But familiarity with online work—and the inadequate internet speeds in Dumas—were far from the only hurdles to winning job contracts. Although 90 percent of Davenport’s students had high-school degrees, many couldn’t read or write at a high-school level. Davenport was trying to teach some students how to craft an online resume profile when they could barely write a grammatical sentence, and trying to coach them in deciphering online job postings when they struggled to read. Gigs on Upwork, Davenport learned, tended to fall into one of two categories. They either didn’t require any formal qualifications, which meant they could often be completed by workers in other countries who were willing to work for as little as $3 or $5 per hour, or they were specialized and well-remunerated, which meant they often went to workers with undergraduate or even master’s degrees.
Davenport’s students had another, deeper disadvantage. Most of his students faced bias against African-Americans. In a 2013 experiment, researchers tried to sell an iPod on online marketplaces, and found they received 13 percent fewer responses and 17 percent fewer offers when the photo showed the iPod being held by a black hand than when it was held by a white hand. In a more recent experiment, Airbnb users with distinctively African-American names were 16 percent less likely to be accepted as guests than identical users with white-sounding names. Most online work platforms show employers profile photos of applicants.
Beyond that, Davenport had begun to notice the many ways in which slavery had left a lingering mark on Dumas. That trauma had led to a feeling of hopelessness, which had been passed down in the culture through generations. On top of that, there was the added trauma of being systematically cheated out of land and voting rights, and of present-day racism. Davenport had trouble keeping students believing in themselves as they were rejected from gigs to which they’d applied—which was their primary experience.
One student landed a customer service job at $7 per hour. A few tried working for $3 or $5 per hour. Someone found a $50 project, but it took so many hours to complete that the hourly pay became meaningless. Outside of Upwork, Davenport found some of his students jobs as contract workers at call centers. But in the end, just five of the 30 students he’d admitted to the first class found digital work. Gary Foster, a Dumas Samaschool graduate, said that during his several weeks of mandatory unpaid training for the gig, he had trouble paying his bills. “I had disconnection notices everywhere,” he told me. He was one of the five students to find work, making $9 per hour as a contracted customer-service representative (in a nesting doll of contingent employment that made him a contractor to a contractor to a contractor to Sears), but that lasted less than a year before Foster, finding that he often could not rely on getting enough hours to make ends meet, instead applied for a license to drive a semitruck. Later, he moved to Milwaukee, Wisconsin (where he had lived once before).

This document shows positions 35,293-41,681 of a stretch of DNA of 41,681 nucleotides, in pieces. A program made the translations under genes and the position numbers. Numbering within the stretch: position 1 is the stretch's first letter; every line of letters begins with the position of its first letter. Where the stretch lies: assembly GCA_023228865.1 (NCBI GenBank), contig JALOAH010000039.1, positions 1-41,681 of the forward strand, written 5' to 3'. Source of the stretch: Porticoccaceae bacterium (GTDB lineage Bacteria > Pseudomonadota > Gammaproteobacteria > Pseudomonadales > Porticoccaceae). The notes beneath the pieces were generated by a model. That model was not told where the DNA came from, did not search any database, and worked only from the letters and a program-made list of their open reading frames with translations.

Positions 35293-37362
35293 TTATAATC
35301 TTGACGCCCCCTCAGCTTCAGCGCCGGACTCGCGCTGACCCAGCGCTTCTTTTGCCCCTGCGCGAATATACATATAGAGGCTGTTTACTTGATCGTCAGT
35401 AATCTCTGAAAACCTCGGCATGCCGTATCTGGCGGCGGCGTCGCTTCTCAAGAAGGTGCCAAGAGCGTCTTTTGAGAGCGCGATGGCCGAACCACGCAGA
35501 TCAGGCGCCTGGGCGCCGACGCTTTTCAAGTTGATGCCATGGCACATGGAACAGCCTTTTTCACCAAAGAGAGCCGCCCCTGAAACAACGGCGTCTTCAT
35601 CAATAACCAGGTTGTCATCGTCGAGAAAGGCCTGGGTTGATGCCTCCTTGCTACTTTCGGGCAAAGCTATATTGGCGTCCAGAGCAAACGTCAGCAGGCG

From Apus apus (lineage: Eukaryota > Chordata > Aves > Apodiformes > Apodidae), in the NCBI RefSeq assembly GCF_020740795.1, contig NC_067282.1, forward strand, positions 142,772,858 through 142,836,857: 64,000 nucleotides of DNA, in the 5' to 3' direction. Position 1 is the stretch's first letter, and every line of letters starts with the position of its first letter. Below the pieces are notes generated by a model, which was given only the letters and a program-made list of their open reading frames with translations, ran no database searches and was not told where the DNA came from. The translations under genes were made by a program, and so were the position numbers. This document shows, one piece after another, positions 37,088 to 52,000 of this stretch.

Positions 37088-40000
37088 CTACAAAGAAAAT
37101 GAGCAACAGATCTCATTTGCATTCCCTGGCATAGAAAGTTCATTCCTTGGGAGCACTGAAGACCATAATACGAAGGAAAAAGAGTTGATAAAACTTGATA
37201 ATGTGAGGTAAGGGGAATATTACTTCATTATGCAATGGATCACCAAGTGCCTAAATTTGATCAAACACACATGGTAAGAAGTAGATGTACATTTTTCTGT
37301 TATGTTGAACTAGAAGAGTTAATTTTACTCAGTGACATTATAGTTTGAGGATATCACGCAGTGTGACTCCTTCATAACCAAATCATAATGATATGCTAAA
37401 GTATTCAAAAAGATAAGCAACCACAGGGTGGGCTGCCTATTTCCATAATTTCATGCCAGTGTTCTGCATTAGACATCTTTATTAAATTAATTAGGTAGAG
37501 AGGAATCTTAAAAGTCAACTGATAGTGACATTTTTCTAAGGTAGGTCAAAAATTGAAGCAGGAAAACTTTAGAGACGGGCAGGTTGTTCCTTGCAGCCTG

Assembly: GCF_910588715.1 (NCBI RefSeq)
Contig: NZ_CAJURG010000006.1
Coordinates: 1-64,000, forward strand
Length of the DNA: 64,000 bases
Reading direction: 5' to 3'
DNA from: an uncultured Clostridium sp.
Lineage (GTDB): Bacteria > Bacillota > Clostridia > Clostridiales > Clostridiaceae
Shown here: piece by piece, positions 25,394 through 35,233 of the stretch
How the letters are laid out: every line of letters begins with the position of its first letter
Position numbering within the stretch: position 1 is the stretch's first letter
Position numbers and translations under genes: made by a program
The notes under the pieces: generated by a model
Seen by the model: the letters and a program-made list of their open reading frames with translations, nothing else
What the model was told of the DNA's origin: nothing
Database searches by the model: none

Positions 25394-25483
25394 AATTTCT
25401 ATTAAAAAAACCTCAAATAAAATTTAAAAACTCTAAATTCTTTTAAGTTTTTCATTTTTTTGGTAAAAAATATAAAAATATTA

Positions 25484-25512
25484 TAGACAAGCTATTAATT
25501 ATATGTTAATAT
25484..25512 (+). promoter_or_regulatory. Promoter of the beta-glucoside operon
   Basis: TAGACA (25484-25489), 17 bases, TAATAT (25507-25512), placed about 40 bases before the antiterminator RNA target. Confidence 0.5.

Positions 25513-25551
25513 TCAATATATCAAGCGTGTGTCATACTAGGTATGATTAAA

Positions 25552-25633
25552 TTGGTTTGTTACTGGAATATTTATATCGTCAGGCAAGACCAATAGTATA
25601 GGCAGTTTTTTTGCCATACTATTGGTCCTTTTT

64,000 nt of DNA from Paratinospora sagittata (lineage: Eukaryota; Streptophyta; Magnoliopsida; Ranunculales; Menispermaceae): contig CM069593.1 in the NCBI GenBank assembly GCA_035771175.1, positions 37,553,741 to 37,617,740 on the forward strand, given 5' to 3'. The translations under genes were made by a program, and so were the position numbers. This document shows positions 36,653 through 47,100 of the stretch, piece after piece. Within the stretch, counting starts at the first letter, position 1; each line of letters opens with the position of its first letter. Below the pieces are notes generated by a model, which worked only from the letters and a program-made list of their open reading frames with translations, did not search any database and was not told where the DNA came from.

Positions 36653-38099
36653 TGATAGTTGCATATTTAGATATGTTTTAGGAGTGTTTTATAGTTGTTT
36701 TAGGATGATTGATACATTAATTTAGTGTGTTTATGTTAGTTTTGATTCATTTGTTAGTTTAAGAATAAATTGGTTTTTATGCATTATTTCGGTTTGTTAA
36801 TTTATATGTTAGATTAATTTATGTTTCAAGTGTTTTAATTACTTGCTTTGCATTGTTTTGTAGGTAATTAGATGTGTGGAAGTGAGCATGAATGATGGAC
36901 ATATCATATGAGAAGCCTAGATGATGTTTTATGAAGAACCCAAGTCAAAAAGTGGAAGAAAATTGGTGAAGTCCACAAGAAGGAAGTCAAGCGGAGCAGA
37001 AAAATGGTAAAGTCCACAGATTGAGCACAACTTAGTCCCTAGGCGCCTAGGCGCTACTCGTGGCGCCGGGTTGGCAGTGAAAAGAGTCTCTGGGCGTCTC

Hazel Jackson, who enrolled in Samaschool after having trouble finding a traditional job, enjoyed working on new skills, but never found a gig. Previously, she’d worked as a cashier and as an operator of a machine used for testing the grade of cotton. “The most important thing is that I learned something I would never learn,” she said. “Hopefully someday I’ll be able to use it.”
Not everyone’s experience in the gig economy was so fraught. Two workers who graduated from Samaschool pilot programs in California told me they’d used the gig economy to find sustainable work. And throughout the years I spent reporting on gig-economy workers, I met plenty whose work matched the optimistic Silicon Valley vision. Most often, these workers had specialized skills, savings accounts that helped them weather slow work times and take vacations, and resources to pay for expensive health-insurance plans. (In the gig economy, none of the labor protections or benefits reserved for full-time employees apply.) Davenport’s students typically did not have these luxuries. Almost half of them said they did not have reliable transportation, and around 15 percent of them experienced homelessness while taking the Samaschool course. As Davenport put it: “If you have a water bill that you can’t pay, you’re not going to focus on a class.” It wasn’t that the gig economy didn’t solve problems; it just didn’t solve Dumas’s problems.
At the end of Davenport’s first course, the feedback was consistent: This is a nice platform and all, but we’re spending a lot of time working on it without getting paid. Where are the jobs? So Davenport and Samaschool pivoted. They thought students would win more gigs if they had been trained for specific ones. So, for the second class cohort, Davenport taught students not only how to use Upwork and promote themselves, but also how to do work in areas like customer service, social-media marketing, and virtual assistance (helping clients manage their email, calendars, and errands, from afar).